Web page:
50-state survey of relief from sex offender registration
We have prepared a new 50-state chart detailing the provisions for termination of the obligation to register as a sex offender in each state and under federal law. This project was inspired by Wayne Logan’s recent article in the Wisconsin Law Review titled “Database Infamia: Exit from the Sex Offender Registries,” discussed on this site on April 15. The original idea of the project was simply to present Professor Logan’s research in the same format as the other 50-state charts that are part of the NACDL Restoration of Rights Resource, supplementing it as necessary. But getting all of the state laws condensed into a few categories turned out to be a considerably more complex task than we imagined, in part because we had to fill in a lot of gaps, and in part because of the extraordinary variety and complexity of the laws themselves.
We present it here as a work in progress in the hope that practitioners and researchers in each state will review our work and give us comments to help us make the chart most helpful to them and to affected individuals.
It is risky to try to generalize about the results of our study, However, we found that registration laws seem to fall into three general categories:
- 18 states provide a single indefinite or lifetime registration period for all sex offenses, but a substantial portion of these allow those convicted of less serious offenses to return to court after a specified period of time to seek removal;
- 19 states and the District of Columbia have a two-tier registration system, which requires serious offenders and recidivists to register for life but automatically excuses those convicted of misdemeanors and other less serious offenses from the obligation to register after a specified period of time, typically 10 years;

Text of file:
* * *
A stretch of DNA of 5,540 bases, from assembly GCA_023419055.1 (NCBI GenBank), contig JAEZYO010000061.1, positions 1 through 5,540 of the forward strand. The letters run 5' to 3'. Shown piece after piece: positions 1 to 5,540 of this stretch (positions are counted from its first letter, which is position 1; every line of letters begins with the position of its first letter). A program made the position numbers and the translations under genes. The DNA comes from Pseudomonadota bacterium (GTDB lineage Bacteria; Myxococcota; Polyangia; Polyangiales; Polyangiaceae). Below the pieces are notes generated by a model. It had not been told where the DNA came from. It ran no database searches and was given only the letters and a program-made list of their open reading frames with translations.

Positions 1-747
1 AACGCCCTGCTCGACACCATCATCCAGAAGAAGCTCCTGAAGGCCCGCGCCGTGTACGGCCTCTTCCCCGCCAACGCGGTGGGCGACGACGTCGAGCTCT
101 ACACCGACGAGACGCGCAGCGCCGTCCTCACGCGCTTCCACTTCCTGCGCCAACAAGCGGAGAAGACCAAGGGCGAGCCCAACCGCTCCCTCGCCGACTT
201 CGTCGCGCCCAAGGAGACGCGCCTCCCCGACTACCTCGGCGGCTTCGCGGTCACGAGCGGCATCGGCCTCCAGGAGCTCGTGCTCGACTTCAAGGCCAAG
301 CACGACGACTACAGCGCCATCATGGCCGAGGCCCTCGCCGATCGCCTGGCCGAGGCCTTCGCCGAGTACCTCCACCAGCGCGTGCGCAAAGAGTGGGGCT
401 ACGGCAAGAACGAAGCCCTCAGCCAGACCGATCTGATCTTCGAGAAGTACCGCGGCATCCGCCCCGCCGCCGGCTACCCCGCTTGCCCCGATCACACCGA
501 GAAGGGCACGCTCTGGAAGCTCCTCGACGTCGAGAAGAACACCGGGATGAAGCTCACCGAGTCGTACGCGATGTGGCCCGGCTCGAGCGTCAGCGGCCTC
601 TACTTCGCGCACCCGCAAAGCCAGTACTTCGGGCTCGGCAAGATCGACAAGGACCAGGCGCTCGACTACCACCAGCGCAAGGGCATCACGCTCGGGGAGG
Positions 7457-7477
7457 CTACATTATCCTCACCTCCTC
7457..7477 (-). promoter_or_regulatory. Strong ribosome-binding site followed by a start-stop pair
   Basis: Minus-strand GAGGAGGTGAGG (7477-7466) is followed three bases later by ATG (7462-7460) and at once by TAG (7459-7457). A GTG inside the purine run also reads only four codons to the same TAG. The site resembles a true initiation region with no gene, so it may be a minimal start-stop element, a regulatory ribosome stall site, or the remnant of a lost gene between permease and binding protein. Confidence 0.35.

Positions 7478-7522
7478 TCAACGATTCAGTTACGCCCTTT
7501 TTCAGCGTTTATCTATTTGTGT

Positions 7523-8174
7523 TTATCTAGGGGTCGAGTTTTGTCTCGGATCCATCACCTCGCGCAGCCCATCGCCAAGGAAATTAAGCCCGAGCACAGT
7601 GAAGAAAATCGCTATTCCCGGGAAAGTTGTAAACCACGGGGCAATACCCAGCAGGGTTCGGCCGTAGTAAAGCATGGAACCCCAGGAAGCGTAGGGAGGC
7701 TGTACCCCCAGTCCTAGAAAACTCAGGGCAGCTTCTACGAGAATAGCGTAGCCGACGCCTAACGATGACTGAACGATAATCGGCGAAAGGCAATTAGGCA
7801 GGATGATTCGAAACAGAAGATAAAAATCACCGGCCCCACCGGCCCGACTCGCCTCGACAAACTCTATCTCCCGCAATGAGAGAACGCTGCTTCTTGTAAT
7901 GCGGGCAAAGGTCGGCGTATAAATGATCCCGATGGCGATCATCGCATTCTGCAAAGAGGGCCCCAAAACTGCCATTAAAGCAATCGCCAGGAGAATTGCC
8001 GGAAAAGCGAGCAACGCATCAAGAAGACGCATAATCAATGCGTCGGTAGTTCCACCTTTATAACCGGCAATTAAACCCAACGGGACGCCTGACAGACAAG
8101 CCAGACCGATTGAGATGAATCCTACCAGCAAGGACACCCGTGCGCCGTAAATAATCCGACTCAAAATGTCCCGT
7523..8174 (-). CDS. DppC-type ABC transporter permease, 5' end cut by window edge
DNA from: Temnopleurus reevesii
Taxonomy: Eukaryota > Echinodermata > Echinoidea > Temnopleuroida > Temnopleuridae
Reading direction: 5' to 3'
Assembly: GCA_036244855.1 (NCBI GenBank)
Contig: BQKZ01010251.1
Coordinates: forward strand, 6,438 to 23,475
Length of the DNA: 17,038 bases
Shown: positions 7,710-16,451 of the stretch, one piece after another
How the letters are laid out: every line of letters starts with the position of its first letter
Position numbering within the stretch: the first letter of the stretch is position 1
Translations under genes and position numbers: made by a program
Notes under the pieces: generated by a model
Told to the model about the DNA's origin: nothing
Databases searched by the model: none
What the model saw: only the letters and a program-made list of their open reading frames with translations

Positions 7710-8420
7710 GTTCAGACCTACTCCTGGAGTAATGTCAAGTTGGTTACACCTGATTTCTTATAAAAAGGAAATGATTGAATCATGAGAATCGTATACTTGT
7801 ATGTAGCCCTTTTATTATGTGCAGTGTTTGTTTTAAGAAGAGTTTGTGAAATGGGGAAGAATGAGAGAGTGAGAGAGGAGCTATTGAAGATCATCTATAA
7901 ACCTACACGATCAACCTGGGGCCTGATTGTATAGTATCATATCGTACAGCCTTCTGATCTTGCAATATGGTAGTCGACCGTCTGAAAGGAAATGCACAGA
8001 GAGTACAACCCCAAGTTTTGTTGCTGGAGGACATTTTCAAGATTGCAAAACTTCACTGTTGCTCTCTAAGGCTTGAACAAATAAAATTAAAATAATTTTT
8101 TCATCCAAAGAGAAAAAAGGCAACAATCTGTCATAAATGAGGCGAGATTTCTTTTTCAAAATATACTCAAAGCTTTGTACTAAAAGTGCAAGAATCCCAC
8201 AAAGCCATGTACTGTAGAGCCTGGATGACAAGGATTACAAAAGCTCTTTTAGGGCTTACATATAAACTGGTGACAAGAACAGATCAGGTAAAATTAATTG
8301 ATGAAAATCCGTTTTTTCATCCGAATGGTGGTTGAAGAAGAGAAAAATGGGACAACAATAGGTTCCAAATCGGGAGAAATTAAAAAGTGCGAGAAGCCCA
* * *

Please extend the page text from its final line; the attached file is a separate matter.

- 13 states and the federal system have a three-tier system, requiring Tier III offenders to register for life, and Tier I and Tier II offenders to register for a term of years, generally 15 and 25 years.
Most states require recidivists to register for life. About half the states have shorter terms or special termination provisions for juveniles. Successful completion of deferred adjudication avoids registration in many states.
Most of the states that authorize discretionary relief after a period of years specify the criteria that are to be considered by courts, and require that there be no intervening convictions of any kind.
A number of states give specific effect to executive pardon, and a few others specify that a pardon must be for innocence before it will relieve registration. Many states make no mention of pardon as a relief mechanism, but it is at least arguable that a full and unconditional pardon would relieve the obligation to register as well as other collateral consequences. A number of states specify that general expungement or sealing provisions have no effect on the obligation to register. However, as noted, deferred adjudication schemes may avoid registration in many states.
Most states provide the same relief to those whose obligation to register derives from out-of-state convictions, but a few refer to require them to return to their jurisdiction of conviction for relief.
We welcome feedback, both from those familiar with a particular state’s laws and from those who simply have questions about particular aspects of the chart. Please send your comments to firstname.lastname@example.org.
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- When does the Second Amendment protect a convicted person’s right to bear arms? - September 20, 2016
- Law firm steps up to aid reentry - August 11, 2016
- What (if anything) does the Virginia voting rights decision tell us about the president’s pardon power? - July 24, 2016
- “Divergent moral vision” — Collateral consequences in Europe and the U.S. - July 19, 2016
- Collateral consequences: punishment or regulation? - June 23, 2016
- “Vermont sheriff risks his career by hiring a sex offender” - May 5, 2016
- A plea to stop labeling people who have a criminal record - April 25, 2016
- Federal sentencing and collateral consequences - April 15, 2016